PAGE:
A month or so ago, then-DOD General Counsel Jeh Johnson delivered a speech which raised the intriguing possibility that the so-called “War on Terror” might possibly have an expiration date attached. The key passages were as follows (footnotes omitted):
I do believe that on the present course, there will come a tipping point – a tipping point at which so many of the leaders and operatives of al Qaeda and its affiliates have been killed or captured, and the group is no longer able to attempt or launch a strategic attack against the United States, such that al Qaeda as we know it, the organization that our Congress authorized the military to pursue in 2001, has been effectively destroyed.
At that point, we must be able to say to ourselves that our efforts should no longer be considered an “armed conflict” against al Qaeda and its associated forces . . . .
At that point we will also need to face the question of what to do with any members of al Qaeda who still remain in U.S. military detention without a criminal conviction and sentence. In general, the military’s authority to detain ends with the “cessation of active hostilities.” For this particular conflict, all I can say today is that we should look to conventional legal principles to supply the answer, and that both our Nations faced similar challenging questions after the cessation of hostilities in World War II, and our governments delayed the release of some Nazi German prisoners of war.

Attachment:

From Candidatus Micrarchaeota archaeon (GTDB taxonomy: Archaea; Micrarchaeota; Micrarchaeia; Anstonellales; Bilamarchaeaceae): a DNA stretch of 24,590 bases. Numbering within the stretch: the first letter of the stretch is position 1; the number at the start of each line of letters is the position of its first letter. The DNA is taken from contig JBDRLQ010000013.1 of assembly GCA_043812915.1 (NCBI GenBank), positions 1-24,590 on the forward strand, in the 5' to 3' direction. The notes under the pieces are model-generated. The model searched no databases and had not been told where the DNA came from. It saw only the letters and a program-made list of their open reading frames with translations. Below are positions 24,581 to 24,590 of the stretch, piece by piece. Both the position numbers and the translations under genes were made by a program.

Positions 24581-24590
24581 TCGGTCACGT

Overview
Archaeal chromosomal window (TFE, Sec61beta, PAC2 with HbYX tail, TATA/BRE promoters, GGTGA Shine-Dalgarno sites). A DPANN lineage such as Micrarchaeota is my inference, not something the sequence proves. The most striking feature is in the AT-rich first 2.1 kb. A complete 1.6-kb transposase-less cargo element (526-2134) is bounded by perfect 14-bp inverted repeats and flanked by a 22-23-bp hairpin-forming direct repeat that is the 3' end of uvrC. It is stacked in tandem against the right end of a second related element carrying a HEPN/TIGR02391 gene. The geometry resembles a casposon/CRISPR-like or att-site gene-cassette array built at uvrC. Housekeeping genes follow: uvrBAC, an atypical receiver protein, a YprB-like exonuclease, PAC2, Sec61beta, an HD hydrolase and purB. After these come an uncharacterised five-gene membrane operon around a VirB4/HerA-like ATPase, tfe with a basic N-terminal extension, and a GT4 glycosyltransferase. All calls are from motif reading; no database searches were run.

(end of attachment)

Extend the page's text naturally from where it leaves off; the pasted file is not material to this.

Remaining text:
These passages occasioned a brief flurry of commentary, with contributions from Kenneth Anderson, Jack Goldsmith, Deborah Pearlstein (here and here), and Eric Posner. Particularly noteworthy (at least to me) was Goldsmith’s careful analysis of the various qualifications in Johnson’s speech. ISTM we shouldn’t start planning victory parades, etc., just yet. Still, recalling Hamilton’s caution regarding the corrosive effects of “[t]he perpetual menacings of danger,” I did find it mildly encouraging that at least some in fedgov have considered the possibility that the “War on Terror” might (some day) disappear.
Reading Johnson’s speech (and the commentary occasioned thereby) also inspired me to (finally) read this interesting article by Robert Chesney, which considered how withdrawal from Afghanistan and the “simultaneous decimation, diffusion, and fragmentation” of Al Qaeda might destabilize the legal underpinnings of the “War on Terror.” I’m interested to see whether, as Chesney believes, such developments will indeed occasion renewed debate regarding that war’s legal aspects.